Re: Mounted Infantry
There's a 9th ILL book out (not Die Neuner that's about the 9th Ohio)....they went to MULES and Springfield rifles in 1863 (German unit). they fought dismounted shoulder to shoulder in two ranks. No sabers. Dropped the Fifers and Drummers and went to Bugle.
Originally Posted by Longbranch 1
Wilder's Brigade ("Blue Lightning") a good book on mounted infantry, they generally fought in looser/single rank formations due to firepower (no need for shoulder to shoulder double ranks). No Sabers. Dropped the Fifers and Drummers and went to Bugle.
I don't know of a book on the 4th Wisconsin Cavalry, they converted over from Infantry in 1863. This might be revealing in how they fought, trained, etc. to convert from Leg Infantry to mounted cavalry, and if they were in fact Mounted Rifles.... Dropped the Fifers and Drummers and went to Bugle.
Kyd's book on the Michigan Cavalry Brigade is excellent....5th and 6th MI Cavalry were armed with Repeating RIFLES, not carbines. They fought generally as skirmishers, single rank open order. At Trevellian's 2nd Day they assaulted across open country in tighter formations than skirmish order, but still single rank (they had converted from Cooke's single rank mounted to Poinsett's double rank mounted in Jan - March 1864). They still carried Pistols and Sabers (the 1st and 7th MI were the designated 'saber' regiments).
There's a couple of great quotes in Scott's book on the 4th Iowa Cavalry: "The Story of a Cavalry Regiment". When they were issued Spencer Repeaters they Returned their Pistol's and Retained their Sabers....the weight saved in the pistols/caps/cartridges was replaced with additional carbine ammo. When their regiment/brigade dismounted and fought on foot at Brice's Crossroads, they left their spurs and sabers ON the horses. They continued this practice at Big Blue River (Byram's Ford October 23rd, 1864). We know one officer for certain who changed from riding boots to 'slippers' for crossing the ford (Colonel Phillips who replaced Brown when Pleasonton relieved Brown from command due to inaction).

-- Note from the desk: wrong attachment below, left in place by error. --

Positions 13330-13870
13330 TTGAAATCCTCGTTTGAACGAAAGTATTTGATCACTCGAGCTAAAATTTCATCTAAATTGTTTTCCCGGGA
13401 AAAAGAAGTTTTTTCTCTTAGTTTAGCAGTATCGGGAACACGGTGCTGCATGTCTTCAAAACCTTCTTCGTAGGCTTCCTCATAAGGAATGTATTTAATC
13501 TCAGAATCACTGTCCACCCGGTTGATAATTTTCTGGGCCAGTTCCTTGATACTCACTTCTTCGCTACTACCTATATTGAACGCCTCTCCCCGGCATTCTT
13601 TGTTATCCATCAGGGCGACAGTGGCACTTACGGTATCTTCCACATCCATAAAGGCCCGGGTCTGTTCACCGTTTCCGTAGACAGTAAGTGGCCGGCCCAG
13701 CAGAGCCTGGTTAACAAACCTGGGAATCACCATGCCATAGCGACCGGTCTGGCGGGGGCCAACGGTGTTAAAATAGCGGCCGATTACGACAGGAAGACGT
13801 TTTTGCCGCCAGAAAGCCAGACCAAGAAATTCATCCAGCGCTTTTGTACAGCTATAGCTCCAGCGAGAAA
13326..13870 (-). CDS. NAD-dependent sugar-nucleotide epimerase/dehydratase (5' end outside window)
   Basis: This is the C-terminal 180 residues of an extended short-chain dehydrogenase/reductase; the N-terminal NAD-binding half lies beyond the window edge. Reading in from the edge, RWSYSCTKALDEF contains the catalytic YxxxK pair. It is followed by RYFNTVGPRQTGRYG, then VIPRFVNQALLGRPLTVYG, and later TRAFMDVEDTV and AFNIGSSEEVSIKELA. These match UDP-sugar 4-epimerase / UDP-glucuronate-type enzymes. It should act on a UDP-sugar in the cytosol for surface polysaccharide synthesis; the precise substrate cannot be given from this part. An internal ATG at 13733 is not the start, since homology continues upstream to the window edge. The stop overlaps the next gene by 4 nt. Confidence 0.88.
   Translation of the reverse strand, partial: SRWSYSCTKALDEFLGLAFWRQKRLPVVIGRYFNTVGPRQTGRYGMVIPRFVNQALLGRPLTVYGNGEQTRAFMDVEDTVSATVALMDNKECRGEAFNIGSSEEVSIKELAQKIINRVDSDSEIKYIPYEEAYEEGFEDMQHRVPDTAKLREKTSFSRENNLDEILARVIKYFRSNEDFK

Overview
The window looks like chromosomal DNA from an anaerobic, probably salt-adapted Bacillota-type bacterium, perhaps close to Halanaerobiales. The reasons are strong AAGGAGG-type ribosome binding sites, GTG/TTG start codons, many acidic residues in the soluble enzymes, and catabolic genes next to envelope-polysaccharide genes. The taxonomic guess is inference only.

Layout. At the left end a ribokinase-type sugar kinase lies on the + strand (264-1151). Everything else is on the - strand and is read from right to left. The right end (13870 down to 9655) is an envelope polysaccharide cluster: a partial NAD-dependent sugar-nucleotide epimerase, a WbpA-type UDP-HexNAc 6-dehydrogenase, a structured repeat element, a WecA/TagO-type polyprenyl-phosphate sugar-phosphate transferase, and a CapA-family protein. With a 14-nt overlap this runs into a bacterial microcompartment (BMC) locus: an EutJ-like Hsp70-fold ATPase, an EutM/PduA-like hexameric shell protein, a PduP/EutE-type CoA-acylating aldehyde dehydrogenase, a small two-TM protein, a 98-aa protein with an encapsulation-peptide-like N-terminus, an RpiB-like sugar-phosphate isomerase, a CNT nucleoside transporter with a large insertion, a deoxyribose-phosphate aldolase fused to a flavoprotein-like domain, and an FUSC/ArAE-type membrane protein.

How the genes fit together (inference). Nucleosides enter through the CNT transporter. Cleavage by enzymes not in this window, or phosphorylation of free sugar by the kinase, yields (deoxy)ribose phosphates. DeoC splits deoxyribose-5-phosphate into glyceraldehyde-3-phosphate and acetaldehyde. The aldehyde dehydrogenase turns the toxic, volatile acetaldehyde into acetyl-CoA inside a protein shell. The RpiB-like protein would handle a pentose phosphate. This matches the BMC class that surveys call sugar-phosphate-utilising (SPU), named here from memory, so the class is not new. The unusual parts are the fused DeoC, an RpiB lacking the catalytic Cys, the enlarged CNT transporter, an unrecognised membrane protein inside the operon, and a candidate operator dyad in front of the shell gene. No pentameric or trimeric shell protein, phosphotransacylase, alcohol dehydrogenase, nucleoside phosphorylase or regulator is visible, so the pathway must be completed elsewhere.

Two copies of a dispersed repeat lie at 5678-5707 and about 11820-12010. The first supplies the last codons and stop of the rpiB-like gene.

So In General.....if they were armed with single shot MUZZLE loaders, they fought in two ranks shoulder to shoulder.....else they fought in skirmish order, single rank, situation determined intervals.
Remember that massing troops was to maximize the down range killing ability/coverage....a wall of lead. The rapid fire of the repeaters/breach loaders mitigated the need to concentrate troops (who in turn could be killed easier as they were bunched up!). They could spread out, take cover, fire from prone position....and load without being as exposed as a muzzle loader forces you to be (arms extended even if lying on your back for example).
(Mr. Robert James Samp, Junior)
Bugle, Bugle, Bugle